People With Less Free Time Volunteer More?
October 26, 2022
Kevin Schulman, Founder, DonorVoice and DVCanvass
I’ve always heard the cash or time trope. Hell, I’ve said it.
People give of time or treasure depending on which resource they have more of. Makes perfect sense except there’s little evidence beyond the anecdotal to support it.
A German research study examines the impact of income and life’s other competing interests on discretionary time available for charity volunteering. And, as noted earlier, the “cash or time” trope has it mostly wrong.
This is the modeled output. A little wonky but painting a very clear picture. Here are the high points,
- The three models are only different based on technical ways that income was calculated to fully test out the relationship.
- The dependent variable ( i.e. what is being explained) is the decision to volunteer or not.
- All three income variables are significant predictors of volunteering and the relationship is positive – i.e. as income goes up, more volunteering happens.
- Check out the three activities competing for discretionary time – hobbies, kids under 7 and caretaking. None are significant predictors but all are positively related.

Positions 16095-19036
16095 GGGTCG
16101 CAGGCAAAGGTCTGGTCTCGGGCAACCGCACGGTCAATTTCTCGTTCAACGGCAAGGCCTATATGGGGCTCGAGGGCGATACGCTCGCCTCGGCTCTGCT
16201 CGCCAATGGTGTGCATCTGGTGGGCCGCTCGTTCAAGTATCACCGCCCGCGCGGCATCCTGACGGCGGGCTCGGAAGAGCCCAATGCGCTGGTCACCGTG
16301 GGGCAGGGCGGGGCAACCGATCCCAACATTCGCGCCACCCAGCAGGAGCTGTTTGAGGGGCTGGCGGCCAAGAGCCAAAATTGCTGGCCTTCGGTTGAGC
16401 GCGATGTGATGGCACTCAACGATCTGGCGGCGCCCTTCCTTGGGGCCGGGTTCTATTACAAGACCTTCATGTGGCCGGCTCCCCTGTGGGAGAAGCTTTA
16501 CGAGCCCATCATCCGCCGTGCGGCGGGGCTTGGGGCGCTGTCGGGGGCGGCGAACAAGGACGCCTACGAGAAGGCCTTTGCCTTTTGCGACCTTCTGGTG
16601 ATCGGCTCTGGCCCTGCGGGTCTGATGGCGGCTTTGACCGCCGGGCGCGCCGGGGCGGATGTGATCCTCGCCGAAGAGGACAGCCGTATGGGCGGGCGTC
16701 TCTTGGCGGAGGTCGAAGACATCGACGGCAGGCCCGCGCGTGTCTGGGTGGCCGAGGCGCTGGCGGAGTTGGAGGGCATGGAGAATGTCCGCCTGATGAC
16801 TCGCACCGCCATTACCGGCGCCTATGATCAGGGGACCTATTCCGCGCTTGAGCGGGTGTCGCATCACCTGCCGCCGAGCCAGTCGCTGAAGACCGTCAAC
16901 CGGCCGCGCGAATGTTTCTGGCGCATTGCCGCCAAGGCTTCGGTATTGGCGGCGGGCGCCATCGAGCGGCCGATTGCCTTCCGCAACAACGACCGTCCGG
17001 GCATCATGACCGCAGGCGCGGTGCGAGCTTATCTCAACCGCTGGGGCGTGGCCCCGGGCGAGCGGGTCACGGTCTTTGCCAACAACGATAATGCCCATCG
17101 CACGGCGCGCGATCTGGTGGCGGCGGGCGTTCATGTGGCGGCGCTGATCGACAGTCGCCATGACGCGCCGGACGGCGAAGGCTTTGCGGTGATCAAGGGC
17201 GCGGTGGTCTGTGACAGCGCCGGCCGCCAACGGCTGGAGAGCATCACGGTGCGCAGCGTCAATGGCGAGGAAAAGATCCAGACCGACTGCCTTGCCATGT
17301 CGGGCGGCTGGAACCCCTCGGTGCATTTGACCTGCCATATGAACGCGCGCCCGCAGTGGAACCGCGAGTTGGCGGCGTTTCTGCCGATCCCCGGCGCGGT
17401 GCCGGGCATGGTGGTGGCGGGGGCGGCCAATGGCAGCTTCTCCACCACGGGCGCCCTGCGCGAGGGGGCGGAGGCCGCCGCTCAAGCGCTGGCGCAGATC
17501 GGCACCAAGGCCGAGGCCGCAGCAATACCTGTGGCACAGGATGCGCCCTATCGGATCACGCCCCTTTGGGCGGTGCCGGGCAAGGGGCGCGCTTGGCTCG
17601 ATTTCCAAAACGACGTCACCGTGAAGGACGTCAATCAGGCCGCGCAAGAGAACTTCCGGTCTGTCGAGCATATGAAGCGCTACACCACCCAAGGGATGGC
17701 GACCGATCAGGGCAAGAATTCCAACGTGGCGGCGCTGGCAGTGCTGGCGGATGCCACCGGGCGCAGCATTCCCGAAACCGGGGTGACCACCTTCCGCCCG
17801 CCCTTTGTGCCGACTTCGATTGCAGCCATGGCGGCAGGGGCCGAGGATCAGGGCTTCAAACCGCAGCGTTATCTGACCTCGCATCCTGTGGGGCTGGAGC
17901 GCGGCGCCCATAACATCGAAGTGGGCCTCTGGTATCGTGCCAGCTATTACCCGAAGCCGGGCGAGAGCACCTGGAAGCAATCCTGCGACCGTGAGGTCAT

More = more.
More money and more competing interests from the Big Three (kids, hobbies, caretaking) for discretionary time lead to more volunteering. What?
Givers give. The rest of the story helps temper this seemingly counterintuitive finding. There is a negative relationship between income and the amount of time spent volunteering. “Cash rich and time poor” impacts how much time I volunteer but not my do it or not do it decision. But, there is still a positive relationship between life’s competing interests for discretionary time and volunteering.
People with high motivation to provide public goods (e.g., help others or contribute) or private consumption (e.g., having fun or providing balance from everyday life) tend to do a lot of all of it.
Having said that, the marketing of volunteer opportunities to higher income folks may benefit from making it clear that small amounts of time are also worthwhile and appreciated. On lower income households don’t just rely on giving behavior as proxy for means or giving capacity. Making it clear that any amount of money and time will help to legitimize smaller gifts.
Further, volunteering that can involve family and encourages family involvement will help at the margins to increase the decision to volunteer and how much time is given since spending time with family is the number one competitor to volunteer time.
P.S. Last chance to register for the Should I sustain or should I go now learning session.